What is Asset Forfeiture
The asset forfeiture program was started more than 30 years ago. It was originally intended to be a way to combat the international drug trade that was occurring in the 1980’s. Since its inception, however, this program has been expanded to address white-collar crime, drug cartels, cybercrimes and more. You can lose your property or your money even if you are innocent. Because asset forfeiture is considered a civil penalty those who have their assets seized are offered even fewer protections from the law—one such right that a person would not have is the right to an attorney.
In California asset forfeiture is really common. One reason suggested for this is that police and law enforcement departments are allowed to keep a part of the proceeds—California allows police departments to keep around 65% of the forfeiture proceeds. This can create an additional reason for officers to take more than they need to in the course of an investigation.
California has something known as “equitable sharing laws” which allow the state police to turn over assets seized to the federal government—the federal laws are much more strict and the two agencies get to split the profits of whatever they have seized. Federal forfeiture laws are covered in 18 U.S.C. §983.
What Can be Seized?
Asset forfeiture allows law enforcement to be able to seize money and property that belong to criminals. Law enforcement officials can also seize weapons, computers, animals, vehicles and more. If there is a drug crime in question then almost anything can be seized. In these cases officers can seize not only the aforementioned properties but also allows law enforcement officers to take money that they find at the scene. These officers can also ask the courts to freeze the accused’s bank accounts so that they cannot profit off of money that they are believed to have obtained illegally.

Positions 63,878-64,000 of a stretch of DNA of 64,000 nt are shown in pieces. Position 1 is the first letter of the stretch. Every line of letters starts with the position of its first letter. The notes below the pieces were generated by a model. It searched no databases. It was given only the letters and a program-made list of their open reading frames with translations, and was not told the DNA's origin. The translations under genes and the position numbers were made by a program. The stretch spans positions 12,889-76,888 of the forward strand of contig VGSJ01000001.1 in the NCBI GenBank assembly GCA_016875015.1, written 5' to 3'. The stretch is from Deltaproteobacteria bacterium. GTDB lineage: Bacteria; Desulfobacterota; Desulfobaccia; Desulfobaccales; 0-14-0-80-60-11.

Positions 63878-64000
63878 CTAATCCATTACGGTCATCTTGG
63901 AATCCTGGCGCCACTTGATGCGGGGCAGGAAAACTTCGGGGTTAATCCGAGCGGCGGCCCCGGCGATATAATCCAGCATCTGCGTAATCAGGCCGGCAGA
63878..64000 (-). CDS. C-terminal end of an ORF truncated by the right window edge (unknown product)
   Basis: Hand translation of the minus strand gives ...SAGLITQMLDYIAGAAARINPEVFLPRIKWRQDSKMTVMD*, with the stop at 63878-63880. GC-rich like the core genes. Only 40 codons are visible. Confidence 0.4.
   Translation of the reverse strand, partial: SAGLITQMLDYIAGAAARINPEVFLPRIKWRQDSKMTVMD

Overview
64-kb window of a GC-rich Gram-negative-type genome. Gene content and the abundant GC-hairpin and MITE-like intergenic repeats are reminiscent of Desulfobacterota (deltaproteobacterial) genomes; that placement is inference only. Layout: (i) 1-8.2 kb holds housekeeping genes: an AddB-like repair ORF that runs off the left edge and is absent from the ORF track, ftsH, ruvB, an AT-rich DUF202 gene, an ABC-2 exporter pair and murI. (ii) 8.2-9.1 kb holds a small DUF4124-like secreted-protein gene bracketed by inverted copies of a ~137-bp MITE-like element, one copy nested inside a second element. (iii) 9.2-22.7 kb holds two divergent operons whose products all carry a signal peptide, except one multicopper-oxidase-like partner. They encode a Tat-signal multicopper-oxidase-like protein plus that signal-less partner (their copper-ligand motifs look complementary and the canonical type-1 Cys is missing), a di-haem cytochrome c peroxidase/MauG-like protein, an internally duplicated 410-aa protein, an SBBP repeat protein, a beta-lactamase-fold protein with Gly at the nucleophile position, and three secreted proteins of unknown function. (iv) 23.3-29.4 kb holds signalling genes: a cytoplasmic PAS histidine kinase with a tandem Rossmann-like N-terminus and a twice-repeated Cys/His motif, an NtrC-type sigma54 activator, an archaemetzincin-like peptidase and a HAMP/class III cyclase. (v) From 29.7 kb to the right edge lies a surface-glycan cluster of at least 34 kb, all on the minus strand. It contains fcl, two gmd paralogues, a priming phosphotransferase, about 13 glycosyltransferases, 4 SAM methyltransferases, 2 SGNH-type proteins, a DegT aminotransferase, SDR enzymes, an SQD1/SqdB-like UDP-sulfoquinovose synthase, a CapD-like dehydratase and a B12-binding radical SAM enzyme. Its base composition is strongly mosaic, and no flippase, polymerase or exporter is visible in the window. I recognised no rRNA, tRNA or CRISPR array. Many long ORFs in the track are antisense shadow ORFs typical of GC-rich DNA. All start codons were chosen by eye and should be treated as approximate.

Federally, there is usually a written notice that is required as soon as possible before the federal government can seize your property. This notice is usually sent no more than 60 days after a seizure, but a court can extend it by 60-day increments so long as law enforcement can show that there is a threat to someone’s life, there may be evidence destroyed or witnesses intimidated as a direct result of the notice. When the federal government seizes assets they have to report to a Committee in the House of Representatives and the Senate. If no notice is given then the government must release the property back to the individual.
In order to get your property back, there is a form that can be filled out and submitted to the government but there is a strict 30-day deadline in which the claim must be filed.
Do I Need an Attorney?
An experienced criminal defense attorney will be able to guide you both in state and federal courts can help you get your seized property back and prevent the government from overstepping and violating your rights.
If your assets or bank accounts have been seized, it is crucial that you find a skilled lawyer as soon as possible. With 20 years of experience representing people charged with serious crimes, attorney Karren Kenney has the knowledge to energetically defend your case. Based in Costa Mesa, the dedicated team at the Kenney Legal Defense Corporation assists individuals throughout Southern California, from Irvine to Los Angeles. Call (855) 505-5588 or contact us online for an initial consultation at no cost to you.